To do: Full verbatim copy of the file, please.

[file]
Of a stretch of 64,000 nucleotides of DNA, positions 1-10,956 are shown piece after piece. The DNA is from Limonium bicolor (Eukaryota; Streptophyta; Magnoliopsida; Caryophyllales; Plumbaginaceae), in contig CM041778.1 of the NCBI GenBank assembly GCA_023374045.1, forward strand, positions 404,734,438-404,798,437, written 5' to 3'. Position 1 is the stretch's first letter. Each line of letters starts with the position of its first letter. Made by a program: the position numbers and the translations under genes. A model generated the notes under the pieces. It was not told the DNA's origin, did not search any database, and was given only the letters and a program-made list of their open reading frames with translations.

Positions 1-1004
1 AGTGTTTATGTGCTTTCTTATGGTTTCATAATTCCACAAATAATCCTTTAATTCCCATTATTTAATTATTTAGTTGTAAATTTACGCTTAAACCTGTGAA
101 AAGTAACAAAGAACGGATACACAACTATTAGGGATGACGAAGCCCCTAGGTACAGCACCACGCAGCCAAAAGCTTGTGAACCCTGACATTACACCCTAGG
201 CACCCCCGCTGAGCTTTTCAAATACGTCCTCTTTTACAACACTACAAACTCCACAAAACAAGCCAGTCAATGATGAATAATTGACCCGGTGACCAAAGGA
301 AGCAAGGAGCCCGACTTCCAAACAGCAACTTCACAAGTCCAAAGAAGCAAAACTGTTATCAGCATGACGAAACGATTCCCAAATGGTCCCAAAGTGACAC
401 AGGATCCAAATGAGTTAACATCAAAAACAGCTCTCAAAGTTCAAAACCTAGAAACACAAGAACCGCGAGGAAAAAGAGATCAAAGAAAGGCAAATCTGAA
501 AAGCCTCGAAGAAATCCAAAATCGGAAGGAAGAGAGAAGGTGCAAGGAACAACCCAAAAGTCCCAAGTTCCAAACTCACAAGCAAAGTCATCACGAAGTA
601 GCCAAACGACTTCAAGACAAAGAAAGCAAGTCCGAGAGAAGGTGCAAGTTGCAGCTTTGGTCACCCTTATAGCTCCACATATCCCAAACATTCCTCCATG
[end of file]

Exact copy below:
Of a stretch of 64,000 nucleotides of DNA, positions 1-10,956 are shown piece after piece. The DNA is from Limonium bicolor (Eukaryota; Streptophyta; Magnoliopsida; Caryophyllales; Plumbaginaceae), in contig CM041778.1 of the NCBI GenBank assembly GCA_023374045.1, forward strand, positions 404,734,438-404,798,437, written 5' to 3'. Position 1 is the stretch's first letter. Each line of letters starts with the position of its first letter. Made by a program: the position numbers and the translations under genes. A model generated the notes under the pieces. It was not told the DNA's origin, did not search any database, and was given only the letters and a program-made list of their open reading frames with translations.

Positions 1-1004
1 AGTGTTTATGTGCTTTCTTATGGTTTCATAATTCCACAAATAATCCTTTAATTCCCATTATTTAATTATTTAGTTGTAAATTTACGCTTAAACCTGTGAA
101 AAGTAACAAAGAACGGATACACAACTATTAGGGATGACGAAGCCCCTAGGTACAGCACCACGCAGCCAAAAGCTTGTGAACCCTGACATTACACCCTAGG
201 CACCCCCGCTGAGCTTTTCAAATACGTCCTCTTTTACAACACTACAAACTCCACAAAACAAGCCAGTCAATGATGAATAATTGACCCGGTGACCAAAGGA
301 AGCAAGGAGCCCGACTTCCAAACAGCAACTTCACAAGTCCAAAGAAGCAAAACTGTTATCAGCATGACGAAACGATTCCCAAATGGTCCCAAAGTGACAC
401 AGGATCCAAATGAGTTAACATCAAAAACAGCTCTCAAAGTTCAAAACCTAGAAACACAAGAACCGCGAGGAAAAAGAGATCAAAGAAAGGCAAATCTGAA
501 AAGCCTCGAAGAAATCCAAAATCGGAAGGAAGAGAGAAGGTGCAAGGAACAACCCAAAAGTCCCAAGTTCCAAACTCACAAGCAAAGTCATCACGAAGTA
601 GCCAAACGACTTCAAGACAAAGAAAGCAAGTCCGAGAGAAGGTGCAAGTTGCAGCTTTGGTCACCCTTATAGCTCCACATATCCCAAACATTCCTCCATG